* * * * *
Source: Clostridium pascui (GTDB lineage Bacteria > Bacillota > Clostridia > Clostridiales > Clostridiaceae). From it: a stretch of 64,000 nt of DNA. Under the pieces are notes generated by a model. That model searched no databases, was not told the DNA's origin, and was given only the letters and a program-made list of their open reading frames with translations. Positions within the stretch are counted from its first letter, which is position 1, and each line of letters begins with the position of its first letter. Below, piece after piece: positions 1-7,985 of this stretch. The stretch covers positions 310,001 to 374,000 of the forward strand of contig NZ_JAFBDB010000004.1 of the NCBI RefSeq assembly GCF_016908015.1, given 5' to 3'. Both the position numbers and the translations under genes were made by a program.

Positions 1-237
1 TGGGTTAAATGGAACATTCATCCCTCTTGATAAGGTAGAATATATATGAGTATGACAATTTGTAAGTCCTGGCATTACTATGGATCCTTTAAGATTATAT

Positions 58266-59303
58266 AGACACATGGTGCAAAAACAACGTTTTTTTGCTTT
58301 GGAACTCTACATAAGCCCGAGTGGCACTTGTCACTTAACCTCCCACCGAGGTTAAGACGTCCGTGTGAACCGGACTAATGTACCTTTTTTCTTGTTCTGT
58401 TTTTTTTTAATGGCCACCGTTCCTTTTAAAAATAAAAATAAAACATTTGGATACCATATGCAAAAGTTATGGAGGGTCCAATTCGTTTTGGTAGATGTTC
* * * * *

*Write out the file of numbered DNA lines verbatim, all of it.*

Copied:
Source: Clostridium pascui (GTDB lineage Bacteria > Bacillota > Clostridia > Clostridiales > Clostridiaceae). From it: a stretch of 64,000 nt of DNA. Under the pieces are notes generated by a model. That model searched no databases, was not told the DNA's origin, and was given only the letters and a program-made list of their open reading frames with translations. Positions within the stretch are counted from its first letter, which is position 1, and each line of letters begins with the position of its first letter. Below, piece after piece: positions 1-7,985 of this stretch. The stretch covers positions 310,001 to 374,000 of the forward strand of contig NZ_JAFBDB010000004.1 of the NCBI RefSeq assembly GCF_016908015.1, given 5' to 3'. Both the position numbers and the translations under genes were made by a program.

Positions 1-237
1 TGGGTTAAATGGAACATTCATCCCTCTTGATAAGGTAGAATATATATGAGTATGACAATTTGTAAGTCCTGGCATTACTATGGATCCTTTAAGATTATAT

Positions 58266-59303
58266 AGACACATGGTGCAAAAACAACGTTTTTTTGCTTT
58301 GGAACTCTACATAAGCCCGAGTGGCACTTGTCACTTAACCTCCCACCGAGGTTAAGACGTCCGTGTGAACCGGACTAATGTACCTTTTTTCTTGTTCTGT
58401 TTTTTTTTAATGGCCACCGTTCCTTTTAAAAATAAAAATAAAACATTTGGATACCATATGCAAAAGTTATGGAGGGTCCAATTCGTTTTGGTAGATGTTC